Halloween wouldn't be complete without a bevy of scary movies to put you in the mood.
The trouble is, finding a whole bunch of spooky new films each year, especially when you're on a budget, can be a bit challenging. After all, you could wind up with a series of duds and spend the season feeling like you wasted your money on a wave of underwhelming slasher fare, or feel like you simply got overwhelmed by zombies while nothing else really interesting actually happened.
Luckily for you, we're here to help. After devoting time to exploring the world of free silent horror classics last year, this year we're simply looking at classic horror films of all shapes and sizes that are completely free to watch this Halloween season. That's right, all of the nearly two dozen films you'll find below are available online right now to watch whenever you want, for free. so please enjoy this, the 26th installment in our 31 Days of Halloween series of features.
The Evil Dead (1981)
It's Sam Raimi's original low-budget chill-fest, and though a remake was recently generated, the original still packs plenty of punch.
Clive Barker's directorial debut, based on his novella The Hellbound Heart, features plenty of pleasantly gross practical effects, and introduces the horror icon known as Pinhead.
I Spit On Your Grave (1978)
If revenge films are more your speed, check out this ultraviolent cult classic that remains controversial decades after its release.
Children of the Corn (1984)
Though it might not have the same classic status of some of its compatriots, this Stephen King adaptation still packs plenty of amusing scares.
Evil Dead 2: Dead by Dawn (1987)
Though the original is certainly worth watching, director Sam Raimi and star Bruce Campbell really hit their stride with this classic horror comedy. If you still haven't seen it, now is definitely the time.
Elvira, Mistress of the Dark (1988)
OK, so this is more of a cult classic than an actual classic, but how can you resist a very pure dose of Elvira this Halloween?
Night of the Living Dead (1968)
It honestly seems impossible that any horror fan hasn't seen George A. Romero's zombie classic by now, but if you're one of the unlucky few who's still left out, here's your chance to fix that.
The Little Shop of Horrors (1960)
Though the musical version might be considered the best these days, the original Roger Corman version still holds plenty of entertainment value these days.
Suspiria might be considered by many to be Italian horrormeister Dario Argento's crowning achievement, but he definitely still managed some serious creepiness with this thematic sequel.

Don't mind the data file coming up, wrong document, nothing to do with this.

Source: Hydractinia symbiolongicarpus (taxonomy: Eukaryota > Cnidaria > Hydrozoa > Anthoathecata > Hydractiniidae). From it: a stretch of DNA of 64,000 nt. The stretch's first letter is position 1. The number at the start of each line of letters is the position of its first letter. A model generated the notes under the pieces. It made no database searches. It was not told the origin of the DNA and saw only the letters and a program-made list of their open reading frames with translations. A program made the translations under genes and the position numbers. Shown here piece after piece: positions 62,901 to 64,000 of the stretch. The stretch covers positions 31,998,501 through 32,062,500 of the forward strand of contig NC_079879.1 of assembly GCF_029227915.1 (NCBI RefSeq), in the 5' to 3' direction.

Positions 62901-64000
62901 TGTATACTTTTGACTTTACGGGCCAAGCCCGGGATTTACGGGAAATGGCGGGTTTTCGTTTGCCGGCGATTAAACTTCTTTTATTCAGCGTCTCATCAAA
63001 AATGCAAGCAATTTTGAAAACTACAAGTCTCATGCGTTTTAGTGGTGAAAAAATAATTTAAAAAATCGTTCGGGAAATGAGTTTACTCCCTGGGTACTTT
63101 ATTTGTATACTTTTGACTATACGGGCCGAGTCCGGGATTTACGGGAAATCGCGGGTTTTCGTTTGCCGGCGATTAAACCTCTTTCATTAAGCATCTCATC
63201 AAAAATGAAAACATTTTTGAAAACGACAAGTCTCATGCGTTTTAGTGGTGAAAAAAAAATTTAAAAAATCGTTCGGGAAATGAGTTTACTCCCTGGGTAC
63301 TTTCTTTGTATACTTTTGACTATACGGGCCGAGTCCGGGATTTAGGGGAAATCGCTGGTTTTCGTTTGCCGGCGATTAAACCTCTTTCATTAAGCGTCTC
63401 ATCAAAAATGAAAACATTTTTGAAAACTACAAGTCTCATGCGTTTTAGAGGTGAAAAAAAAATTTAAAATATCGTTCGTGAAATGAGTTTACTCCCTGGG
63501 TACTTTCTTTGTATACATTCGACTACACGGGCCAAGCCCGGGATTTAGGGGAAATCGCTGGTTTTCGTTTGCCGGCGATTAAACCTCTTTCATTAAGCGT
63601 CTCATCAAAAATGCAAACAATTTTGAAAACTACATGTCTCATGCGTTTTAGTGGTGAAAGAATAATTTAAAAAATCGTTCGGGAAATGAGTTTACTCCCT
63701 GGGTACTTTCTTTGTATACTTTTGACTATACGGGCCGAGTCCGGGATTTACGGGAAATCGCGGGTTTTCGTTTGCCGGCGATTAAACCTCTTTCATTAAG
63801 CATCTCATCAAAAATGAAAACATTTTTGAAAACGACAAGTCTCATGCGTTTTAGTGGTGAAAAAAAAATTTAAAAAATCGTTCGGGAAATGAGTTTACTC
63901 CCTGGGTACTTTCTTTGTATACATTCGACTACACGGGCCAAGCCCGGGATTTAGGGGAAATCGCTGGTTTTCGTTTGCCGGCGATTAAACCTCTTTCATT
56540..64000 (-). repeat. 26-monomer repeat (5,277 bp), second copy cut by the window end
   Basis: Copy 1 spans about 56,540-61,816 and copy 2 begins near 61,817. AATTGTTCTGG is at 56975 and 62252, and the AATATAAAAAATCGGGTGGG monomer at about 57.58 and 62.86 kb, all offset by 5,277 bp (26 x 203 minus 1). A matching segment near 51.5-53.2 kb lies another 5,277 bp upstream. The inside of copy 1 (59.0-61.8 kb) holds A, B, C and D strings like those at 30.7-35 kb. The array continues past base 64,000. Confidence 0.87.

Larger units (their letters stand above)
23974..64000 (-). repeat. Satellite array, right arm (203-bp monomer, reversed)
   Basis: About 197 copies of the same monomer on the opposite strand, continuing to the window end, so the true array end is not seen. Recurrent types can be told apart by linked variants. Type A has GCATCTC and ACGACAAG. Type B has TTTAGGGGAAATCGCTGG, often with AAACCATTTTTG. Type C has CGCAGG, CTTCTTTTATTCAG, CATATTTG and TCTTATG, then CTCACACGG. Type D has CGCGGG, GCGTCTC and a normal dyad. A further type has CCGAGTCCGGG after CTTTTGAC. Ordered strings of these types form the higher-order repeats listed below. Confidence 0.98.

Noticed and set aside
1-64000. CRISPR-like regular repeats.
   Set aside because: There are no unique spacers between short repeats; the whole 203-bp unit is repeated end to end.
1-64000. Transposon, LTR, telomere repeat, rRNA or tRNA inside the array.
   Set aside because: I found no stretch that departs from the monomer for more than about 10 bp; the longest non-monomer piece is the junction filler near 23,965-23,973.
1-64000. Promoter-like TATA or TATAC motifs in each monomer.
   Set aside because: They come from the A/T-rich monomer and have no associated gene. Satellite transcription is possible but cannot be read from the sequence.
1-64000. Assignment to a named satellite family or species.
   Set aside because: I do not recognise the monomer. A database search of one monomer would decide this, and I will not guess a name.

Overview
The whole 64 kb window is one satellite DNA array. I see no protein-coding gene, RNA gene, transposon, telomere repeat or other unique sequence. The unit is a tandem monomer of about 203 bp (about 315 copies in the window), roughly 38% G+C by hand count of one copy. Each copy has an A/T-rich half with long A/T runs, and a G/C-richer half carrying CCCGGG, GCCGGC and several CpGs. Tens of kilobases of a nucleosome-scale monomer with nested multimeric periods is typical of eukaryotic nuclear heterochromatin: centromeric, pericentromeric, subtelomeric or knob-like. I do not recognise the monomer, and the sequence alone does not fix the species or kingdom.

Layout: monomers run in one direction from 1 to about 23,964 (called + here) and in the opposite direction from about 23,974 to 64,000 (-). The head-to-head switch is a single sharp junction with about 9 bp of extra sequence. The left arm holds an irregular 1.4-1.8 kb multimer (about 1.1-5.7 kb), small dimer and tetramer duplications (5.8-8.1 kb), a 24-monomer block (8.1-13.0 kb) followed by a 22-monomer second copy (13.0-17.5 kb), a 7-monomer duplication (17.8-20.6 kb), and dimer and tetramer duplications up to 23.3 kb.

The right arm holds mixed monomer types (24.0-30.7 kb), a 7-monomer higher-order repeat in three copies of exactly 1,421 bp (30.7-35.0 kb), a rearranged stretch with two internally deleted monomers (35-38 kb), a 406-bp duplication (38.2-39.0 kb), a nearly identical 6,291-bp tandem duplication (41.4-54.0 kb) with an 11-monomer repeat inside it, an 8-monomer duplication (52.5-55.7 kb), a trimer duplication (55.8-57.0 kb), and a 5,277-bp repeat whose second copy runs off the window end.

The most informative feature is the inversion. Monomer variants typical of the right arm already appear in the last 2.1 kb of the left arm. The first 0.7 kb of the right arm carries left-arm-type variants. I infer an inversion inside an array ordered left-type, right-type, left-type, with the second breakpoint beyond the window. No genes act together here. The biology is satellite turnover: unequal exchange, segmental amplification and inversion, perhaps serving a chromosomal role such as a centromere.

The Beyond (1983)
The "Godfather of Gore" Lucio Fluci is known for a number of powerfully gross horror films, but along with the classic Zombi 2, this is one of the most famous.
Horror Express (1974)
Though it might not be the best film any of them ever produced, this chiller does unite the likes of Christopher Lee, Peter Cushing and Telly Savalas, so it's worth a look.
Though he's best known for his terrifying Onibaba, director Kaneto Shindo also produced this particularly haunting Japanese ghost story based on a classic tale.
The Living Skeleton (1968)
This is yet another creepy, atmospheric Japanese revenge tale, but this time you also get a dose of pirates.
The Terror (1963)
This film, starring Boris Karloff and directed by legendary shoestring filmmaker Roger Corman, is famous for its use of the sets of other films, but it also manages at least a little Halloween originality.
This critically acclaimed release is an intriguing blend of science fiction and horror, but fans of either genre will find something to love.
Dementia 13 (1963)
Though he eventually became world-famous for re-inventing gangster films with The Godfather, director Francis Ford Coppola first made his reputation with this chilling, Roger Corman-produced classic.
House on Haunted Hill (1959)
The legendary Vincent Price made a number of very spooky films, but few are more memorable than this classic haunted-house tale.
If you want a film that's simply a dose of grueling psychological terror, look no further than this now-infamous film from Takashi Miike.
White Zombie (1932)
If you love zombie films, take some time to view this one, often considered the first feature-length tale of the walking dead, and savor star Bela Lugosi's chilling presence.
Carnival of Souls (1962)
There's a reason this film is a cult classic. It's ominous, creepy and instantly memorable, and it's a true must-watch of the horror genre.
The White Bat (1940)
This odd and somewhat implausible tale is one of the best examples of Bela Lugosi's work as he began to descend into lower-budget films, and it's definitely worth a look.
The Last Man on Earth (1964)
This Vincent Price-starring film about a man left alone in a world of monsters is actually the very first big-screen adaptation of Richard Matheson's I Am Legend.